by ethereal on Wed Jun 25, 2003 at 01:06:57 PM EST

At least around here in Illinois. Partly out of the free speech implications, and partly because (according to at least one library director) the management of the filtering would add up to just about the amount of the federal grants in the first place.

Most libraries around here seem to have settled on a reasonable system: children's computers are filtered but adults aren't, and if you're viewing something that bothers the other patrons, the librarian will make the call and ask you to stop. No need for any mandatory filtering, and each community ends up making the decision based on their relative tolerance for certain kinds of information.

Here's a question: would a library in one of those senior citizen retirement villages (no kids allowed) have to install filters? By definition, all patrons are adults and not liable to be warped by evil evil pornography, right?

Just another example of an unwise and unnecessary federal law, IMHO.

--

Stand up for your right to not believe: Americans United for Separation of Church and State
[ Parent ]

sheer numbers (none / 0) (#144)
by dipierro on Thu Jun 26, 2003 at 12:23:02 AM EST

There are only 50 states. There are thousands of libraries. Besides, the libraries are being paid to make the wrong decision. Judges are required to remain neutral.

[ Parent ]
how many sites (5.00 / 1) (#12)
by slothman on Mon Jun 23, 2003 at 04:02:34 PM EST

Here's a question. Does CIPA have any provisions on the type of filter? Canm I program my own that only blocks a few sites and still get money?

No (5.00 / 2) (#13)
by dipierro on Mon Jun 23, 2003 at 04:30:38 PM EST

It's up to the Secretary of Education to determine whether or not you are "failing to comply substantially." The Secretary's decision can, of course, be appealed to the court system, but if you're only blocking a few sites your appeal will fail.

[ Parent ]
Yes (none / 0) (#130)
by GhostfacedFiddlah on Wed Jun 25, 2003 at 12:20:43 PM EST

The question was whether he'd be able to write it and get money, not whether the libraries would have to buy some new software after he gets on his plane to Mexico :)

[ Parent ]
My new library filter (2.83 / 6) (#14)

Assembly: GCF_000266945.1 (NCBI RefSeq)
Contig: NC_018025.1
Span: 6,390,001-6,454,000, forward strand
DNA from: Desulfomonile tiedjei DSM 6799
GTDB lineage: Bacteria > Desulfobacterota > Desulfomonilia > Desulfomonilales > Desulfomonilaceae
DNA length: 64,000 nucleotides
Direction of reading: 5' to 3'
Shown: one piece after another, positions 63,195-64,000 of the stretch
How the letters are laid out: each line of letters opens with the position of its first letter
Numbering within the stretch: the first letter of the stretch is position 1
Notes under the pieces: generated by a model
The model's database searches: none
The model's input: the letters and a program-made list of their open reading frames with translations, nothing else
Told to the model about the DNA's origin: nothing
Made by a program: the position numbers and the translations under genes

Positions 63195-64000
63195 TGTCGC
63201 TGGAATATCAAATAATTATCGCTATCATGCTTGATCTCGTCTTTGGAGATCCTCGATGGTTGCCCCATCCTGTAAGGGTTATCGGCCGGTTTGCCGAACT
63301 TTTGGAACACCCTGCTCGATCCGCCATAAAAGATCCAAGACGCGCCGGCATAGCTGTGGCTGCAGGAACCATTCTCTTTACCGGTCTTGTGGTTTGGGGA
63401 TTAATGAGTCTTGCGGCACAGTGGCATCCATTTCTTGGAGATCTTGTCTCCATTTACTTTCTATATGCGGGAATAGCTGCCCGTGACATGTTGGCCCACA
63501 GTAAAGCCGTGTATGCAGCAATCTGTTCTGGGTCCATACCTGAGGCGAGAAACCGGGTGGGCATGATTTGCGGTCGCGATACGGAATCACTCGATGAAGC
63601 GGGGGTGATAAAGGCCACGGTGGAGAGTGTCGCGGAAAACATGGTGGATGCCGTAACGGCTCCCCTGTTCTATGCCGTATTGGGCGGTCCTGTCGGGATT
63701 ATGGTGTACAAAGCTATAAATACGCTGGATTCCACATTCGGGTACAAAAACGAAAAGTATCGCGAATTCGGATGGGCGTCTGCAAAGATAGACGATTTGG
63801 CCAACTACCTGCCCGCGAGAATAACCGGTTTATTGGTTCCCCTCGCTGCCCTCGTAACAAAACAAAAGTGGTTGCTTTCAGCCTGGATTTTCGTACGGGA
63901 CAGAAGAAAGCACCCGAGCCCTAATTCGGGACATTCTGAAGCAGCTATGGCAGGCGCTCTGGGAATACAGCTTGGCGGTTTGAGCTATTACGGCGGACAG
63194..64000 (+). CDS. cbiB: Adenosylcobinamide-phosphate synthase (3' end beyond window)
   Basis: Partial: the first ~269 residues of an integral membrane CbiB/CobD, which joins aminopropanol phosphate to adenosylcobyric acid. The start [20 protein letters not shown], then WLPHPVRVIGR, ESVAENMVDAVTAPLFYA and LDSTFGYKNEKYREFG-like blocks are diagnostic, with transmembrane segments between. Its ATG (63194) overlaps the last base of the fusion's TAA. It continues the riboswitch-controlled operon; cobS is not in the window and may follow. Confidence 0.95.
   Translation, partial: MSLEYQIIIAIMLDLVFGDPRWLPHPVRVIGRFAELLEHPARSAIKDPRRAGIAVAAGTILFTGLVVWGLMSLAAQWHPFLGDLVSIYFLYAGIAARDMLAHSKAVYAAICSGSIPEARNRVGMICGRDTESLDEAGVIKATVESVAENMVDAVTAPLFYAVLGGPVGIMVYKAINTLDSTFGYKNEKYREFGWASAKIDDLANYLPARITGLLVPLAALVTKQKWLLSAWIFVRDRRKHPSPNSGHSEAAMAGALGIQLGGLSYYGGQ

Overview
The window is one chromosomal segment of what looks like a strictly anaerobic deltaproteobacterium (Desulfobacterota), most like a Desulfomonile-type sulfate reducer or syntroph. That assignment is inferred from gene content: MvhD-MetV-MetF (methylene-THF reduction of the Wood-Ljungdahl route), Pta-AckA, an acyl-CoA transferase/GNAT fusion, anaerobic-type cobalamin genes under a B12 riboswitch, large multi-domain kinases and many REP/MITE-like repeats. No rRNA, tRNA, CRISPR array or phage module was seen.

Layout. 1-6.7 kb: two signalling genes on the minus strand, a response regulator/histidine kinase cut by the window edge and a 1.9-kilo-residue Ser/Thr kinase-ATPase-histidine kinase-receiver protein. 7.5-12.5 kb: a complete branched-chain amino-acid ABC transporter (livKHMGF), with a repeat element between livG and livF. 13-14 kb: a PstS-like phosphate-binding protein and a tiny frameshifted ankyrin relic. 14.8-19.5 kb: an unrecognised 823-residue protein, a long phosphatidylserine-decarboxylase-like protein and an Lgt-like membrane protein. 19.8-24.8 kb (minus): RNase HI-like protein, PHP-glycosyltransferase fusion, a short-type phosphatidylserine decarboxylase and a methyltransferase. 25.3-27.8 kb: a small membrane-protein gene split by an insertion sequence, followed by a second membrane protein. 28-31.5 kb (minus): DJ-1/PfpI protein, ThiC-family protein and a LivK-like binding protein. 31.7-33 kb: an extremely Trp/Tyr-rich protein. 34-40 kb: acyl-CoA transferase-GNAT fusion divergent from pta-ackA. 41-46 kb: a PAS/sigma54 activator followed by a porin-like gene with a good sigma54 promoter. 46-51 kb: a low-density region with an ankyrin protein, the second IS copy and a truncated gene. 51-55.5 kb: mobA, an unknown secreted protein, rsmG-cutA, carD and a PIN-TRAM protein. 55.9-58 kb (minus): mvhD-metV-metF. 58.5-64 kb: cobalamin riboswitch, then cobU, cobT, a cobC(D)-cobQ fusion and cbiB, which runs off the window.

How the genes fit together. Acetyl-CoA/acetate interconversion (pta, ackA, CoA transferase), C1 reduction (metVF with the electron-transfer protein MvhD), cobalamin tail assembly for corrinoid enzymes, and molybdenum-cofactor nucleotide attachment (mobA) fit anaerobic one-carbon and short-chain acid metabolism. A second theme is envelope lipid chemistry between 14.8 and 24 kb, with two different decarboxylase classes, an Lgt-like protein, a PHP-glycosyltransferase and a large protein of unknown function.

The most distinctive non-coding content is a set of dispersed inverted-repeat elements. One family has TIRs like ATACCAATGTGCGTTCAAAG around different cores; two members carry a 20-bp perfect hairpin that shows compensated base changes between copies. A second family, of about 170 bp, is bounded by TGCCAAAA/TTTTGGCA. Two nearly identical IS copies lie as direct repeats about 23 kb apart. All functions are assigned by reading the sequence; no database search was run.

by TheOnlyCoolTim on Mon Jun 23, 2003 at 04:39:38 PM EST

playboy.com 127.0.0.1
goatse.cx 127.0.0.1
cumfiesta.com 127.0.0.1
tubgirl.com 127.0.0.1

There we go.

Tim
"We are trapped in the belly of this horrible machine, and the machine is bleeding to death."

You host all those sites? (4.78 / 14) (#16)
by Tex Bigballs on Mon Jun 23, 2003 at 04:56:36 PM EST

you sick fuck

[ Parent ]
no, yousickfuck.com is mine [nt] (5.00 / 2) (#31)
by j1mmy on Mon Jun 23, 2003 at 08:07:55 PM EST



[ Parent ]
I am on to you, Tom Jerry of Hollywood, CA! [nt] (none / 0) (#32)
by pb on Mon Jun 23, 2003 at 08:55:13 PM EST


---
"See what the drooling, ravening, flesh-eating hordes^W^W^W^WKuro5hin.org readers have to say."
-- pwhysall
[ Parent ]
Watch your back, son. (1.00 / 1) (#66)
by j1mmy on Tue Jun 24, 2003 at 08:18:30 AM EST

lest I act out some of the vignettes I create for yougotadickallupinyourass.com.


[ Parent ]
Who Chooses? (4.66 / 6) (#23)
by Gedvondur on Mon Jun 23, 2003 at 05:55:30 PM EST

I think the real fight is now going to be about who chooses what is objectionable content.  I am not sure  how that can be handled.  I do know that I don't trust SurfPatrol or WebSense any farther than I can spit a rat.

Corporations can be bribed or unduly influenced.  Lets say that WebSense gets installed at 75% of libraries and then the Southern Baptist Conferance buys them.  Hoo-boy, that could end badly.

Too many freedoms are removed by people crying "What about the children?!?" and this is another example.

You need to guide your children in what they read, according to your own beliefs.  That goes for the Internet too.  Just don't force it on everyone.

Gedvondur
"Er. You loony bastard, what do you make of this?"--Lance-Constable Detritus

Ed Does (3.00 / 2) (#86)
by feline on Tue Jun 24, 2003 at 01:57:58 PM EST

Since the final decision on compliance is handled by the Department of Education, it would seem that they would decide which standards are put in place. If you're using Websense or whatever and Ed doesn't dig the sites that they allow or disallow, then Websense won't be suitable option.

[ Parent ]
How far CAN you spit a rat? (4.00 / 1) (#123)
by mjfgates on Wed Jun 25, 2003 at 12:40:54 AM EST

And, do you get better distance pooting them head-first or tail-first?

[ Parent ]
Rat Spitting Technique (5.00 / 1) (#129)
by Gedvondur on Wed Jun 25, 2003 at 10:09:18 AM EST

It's more of a side thing.  You bite it on it's side and spit it.  Head or tail simply doesn't give you enough material to blow against.  In rat-spitting circles, that's called "drafting".  That air pressure is vital for extra distance.

However, it should be noted that regardless of which of the many rat-spitting techniques you use, the damn thing doesn't go that far.  :-)

Gedvondur
"Er. You loony bastard, what do you make of this?"--Lance-Constable Detritus
[ Parent ]

rather blase... (3.50 / 2) (#26)
by Work on Mon Jun 23, 2003 at 06:57:07 PM EST

This is a pretty dull ruling. The case for the govt though is pretty obvious... libraries already choose not to include porn in their printed collections, therefore not including porn on their internet isn't all that different.